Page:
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joined jun 30, 2023

quoting orchids:

I'd be interested in seeing the amount of people who created things for the Web from 20 years ago vs. today. I feel like it's never been easier to actually get something online, but the downside is there's so many options that it probably paralyzes a lot of people from even starting.

It's never been easier to get something online in 2023 because there are plenty of sites that do all the heavy lifting for you. Back in the day it was still easy, but you had to do a bit of DIY via the Geocities type sites. I had a website back then, and it was popular among my friends in high school, mostly because I just typed up their silly manuscripts and put it on my website, with some .gifs I manipulated with paint.

In the year 2000, I was working at the warehouse that Macromedia shipped their software out of, so I was able to purchase Dreamweaver and Fireworks for $20 each. They were fun for the WYSYWIG nature of it, but didn't do a whole lot for making things interesting.

I dabbled with HTML for a few years after that, probably until '03 or '04. Feels like the internet didn't change a whole lot for those first 10 years TBH. Sure you had some things like Flash showing up to make things more interesting, but things were still pretty "basic" IMHO until probably around 2007.

I do blame the iPhone for today's internet. Not that it wasn't something that wouldn't have eventually been invented by someone, but it's what put the internet in everyone's pocket. Prior to the iPhone, the internet was something you had connected to a dedicated box in your home, via a computer, (or xbox/ps3).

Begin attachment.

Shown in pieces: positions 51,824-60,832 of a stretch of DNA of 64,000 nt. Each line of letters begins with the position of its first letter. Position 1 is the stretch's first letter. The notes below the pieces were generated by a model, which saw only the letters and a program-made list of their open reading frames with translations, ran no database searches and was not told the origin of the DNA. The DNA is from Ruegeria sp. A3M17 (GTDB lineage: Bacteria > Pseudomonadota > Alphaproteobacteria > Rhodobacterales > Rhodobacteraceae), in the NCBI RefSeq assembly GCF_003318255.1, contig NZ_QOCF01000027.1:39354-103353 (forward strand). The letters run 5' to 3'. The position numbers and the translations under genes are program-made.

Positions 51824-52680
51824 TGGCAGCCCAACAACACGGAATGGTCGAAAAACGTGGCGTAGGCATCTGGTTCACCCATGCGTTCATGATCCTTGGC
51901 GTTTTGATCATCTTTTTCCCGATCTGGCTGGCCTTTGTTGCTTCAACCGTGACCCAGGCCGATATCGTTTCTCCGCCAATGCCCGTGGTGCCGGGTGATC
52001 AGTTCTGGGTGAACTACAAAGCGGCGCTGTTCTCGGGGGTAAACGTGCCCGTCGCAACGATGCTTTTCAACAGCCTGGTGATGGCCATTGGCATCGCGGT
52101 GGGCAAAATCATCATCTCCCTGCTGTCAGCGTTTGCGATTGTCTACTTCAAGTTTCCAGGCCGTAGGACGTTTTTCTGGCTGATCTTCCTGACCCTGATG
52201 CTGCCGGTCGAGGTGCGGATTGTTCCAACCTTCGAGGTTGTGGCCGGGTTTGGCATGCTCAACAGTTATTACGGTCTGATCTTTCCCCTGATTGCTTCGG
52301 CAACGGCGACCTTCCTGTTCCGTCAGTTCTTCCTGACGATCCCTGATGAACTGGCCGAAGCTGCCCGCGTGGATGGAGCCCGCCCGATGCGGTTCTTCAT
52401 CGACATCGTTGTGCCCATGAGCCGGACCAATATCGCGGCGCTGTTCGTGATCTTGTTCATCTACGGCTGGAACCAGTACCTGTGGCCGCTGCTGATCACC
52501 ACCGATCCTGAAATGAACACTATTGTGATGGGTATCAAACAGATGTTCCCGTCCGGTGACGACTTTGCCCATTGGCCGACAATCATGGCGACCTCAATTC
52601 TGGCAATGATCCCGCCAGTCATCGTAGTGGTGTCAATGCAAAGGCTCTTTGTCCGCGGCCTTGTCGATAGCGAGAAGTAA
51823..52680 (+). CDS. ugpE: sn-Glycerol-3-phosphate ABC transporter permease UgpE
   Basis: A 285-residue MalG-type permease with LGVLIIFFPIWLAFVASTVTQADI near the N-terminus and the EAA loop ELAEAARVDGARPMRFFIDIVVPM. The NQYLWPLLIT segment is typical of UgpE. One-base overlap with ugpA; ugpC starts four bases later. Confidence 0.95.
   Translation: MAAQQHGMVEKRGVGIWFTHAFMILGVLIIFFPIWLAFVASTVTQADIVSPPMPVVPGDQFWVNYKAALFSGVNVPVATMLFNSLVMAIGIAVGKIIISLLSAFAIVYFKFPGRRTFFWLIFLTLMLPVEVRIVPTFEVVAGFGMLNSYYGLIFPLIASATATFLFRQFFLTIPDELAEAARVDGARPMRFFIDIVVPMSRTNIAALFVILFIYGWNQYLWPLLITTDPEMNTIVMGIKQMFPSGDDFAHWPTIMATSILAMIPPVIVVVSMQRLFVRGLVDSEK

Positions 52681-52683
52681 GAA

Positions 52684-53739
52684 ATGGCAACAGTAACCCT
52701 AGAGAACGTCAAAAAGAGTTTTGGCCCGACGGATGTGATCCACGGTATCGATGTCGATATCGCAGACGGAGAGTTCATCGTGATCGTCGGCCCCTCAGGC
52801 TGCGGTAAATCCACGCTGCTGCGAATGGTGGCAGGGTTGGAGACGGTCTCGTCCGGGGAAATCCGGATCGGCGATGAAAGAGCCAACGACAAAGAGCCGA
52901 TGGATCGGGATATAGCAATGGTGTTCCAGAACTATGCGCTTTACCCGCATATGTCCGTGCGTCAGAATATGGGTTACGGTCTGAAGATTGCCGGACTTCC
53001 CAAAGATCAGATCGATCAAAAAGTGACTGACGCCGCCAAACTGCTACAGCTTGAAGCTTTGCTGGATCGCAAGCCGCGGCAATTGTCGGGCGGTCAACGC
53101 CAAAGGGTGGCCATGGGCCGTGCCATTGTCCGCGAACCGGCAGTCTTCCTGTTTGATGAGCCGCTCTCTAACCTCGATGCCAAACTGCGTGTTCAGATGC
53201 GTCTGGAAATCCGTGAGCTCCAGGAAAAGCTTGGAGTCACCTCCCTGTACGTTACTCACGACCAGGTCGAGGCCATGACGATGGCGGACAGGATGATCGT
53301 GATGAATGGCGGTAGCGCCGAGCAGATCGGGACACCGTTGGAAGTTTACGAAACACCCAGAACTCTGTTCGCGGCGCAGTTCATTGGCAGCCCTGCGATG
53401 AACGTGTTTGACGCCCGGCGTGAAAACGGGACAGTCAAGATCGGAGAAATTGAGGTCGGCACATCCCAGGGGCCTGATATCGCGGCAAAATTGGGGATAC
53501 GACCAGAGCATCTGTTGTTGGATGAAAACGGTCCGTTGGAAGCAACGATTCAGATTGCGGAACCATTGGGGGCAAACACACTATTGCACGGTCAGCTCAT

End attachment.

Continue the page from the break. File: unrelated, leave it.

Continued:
posted 9/29/2023, 12:07 pm

joined dec 4, 2022

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joined dec 4, 2022

quoting Devastatia:

I've created a handful of fun custom tags in the same vein as the old marquee and blink tags from HTML 3. My PHP parser converts them to standard HTML tags with CSS classes, then JavaScript initializes them when the pages load. There's a list of them on my FAQ page.

https://www.devastatia.com/personal_homepage/faq

woah these are cool. some of them remind me of runescape text effects

quoting d-von:

Just a heads up, the OP here has been discussed on another boutique forum.

https://bluedwarf.top/cackle/view-post.php?post_num=2034

i did see some referrals coming in from here! (which reminds me I need to remove the noreferer tag from links on this site)

edited 9/29/2023, 2:01 pm

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posted 9/29/2023, 5:49 pm

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posted 9/29/2023, 6:01 pm

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posted 9/29/2023, 6:13 pm

joined dec 4, 2022

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joined dec 4, 2022

quoting NobodyFix:

I dabbled with HTML for a few years after that, probably until '03 or '04. Feels like the internet didn't change a whole lot for those first 10 years TBH. Sure you had some things like Flash showing up to make things more interesting, but things were still pretty "basic" IMHO until probably around 2007.

today you have at least 3 new technologies every year that make web development "easier" and "faster" lol.

people are talking a lot about astro now and i'm already feeling behind: https://astro.build/

quoting Devastatia:

This is actually not what I need to do.

i think the majority of modern browsers add noopener for you automatically if your link has target="_blank"). chrome's documentation on this for example: https://chromestatus.com/feature/6140064063029248

i think noreferrer (yeah i did misspell it in that last post, but not in the actual code) is less of a security concern, but i'd like people to see this site show up in people's analytics.

posted 9/29/2023, 6:56 pm

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edited 9/29/2023, 7:09 pm

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posted 9/30/2023, 3:06 am

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posted 10/1/2023, 8:04 pm

general On the Sustainability of Small Forums